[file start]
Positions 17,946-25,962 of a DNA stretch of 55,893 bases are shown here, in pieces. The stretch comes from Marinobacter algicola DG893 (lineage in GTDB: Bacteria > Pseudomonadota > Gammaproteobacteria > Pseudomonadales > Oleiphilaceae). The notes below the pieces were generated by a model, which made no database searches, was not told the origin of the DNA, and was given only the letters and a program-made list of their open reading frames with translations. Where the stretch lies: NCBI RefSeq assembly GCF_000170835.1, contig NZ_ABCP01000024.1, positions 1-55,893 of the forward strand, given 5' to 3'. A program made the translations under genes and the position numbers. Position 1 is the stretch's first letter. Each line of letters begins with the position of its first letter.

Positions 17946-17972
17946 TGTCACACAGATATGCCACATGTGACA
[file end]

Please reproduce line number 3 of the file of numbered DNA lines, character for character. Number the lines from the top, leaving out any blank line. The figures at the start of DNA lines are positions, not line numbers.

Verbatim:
17946 TGTCACACAGATATGCCACATGTGACA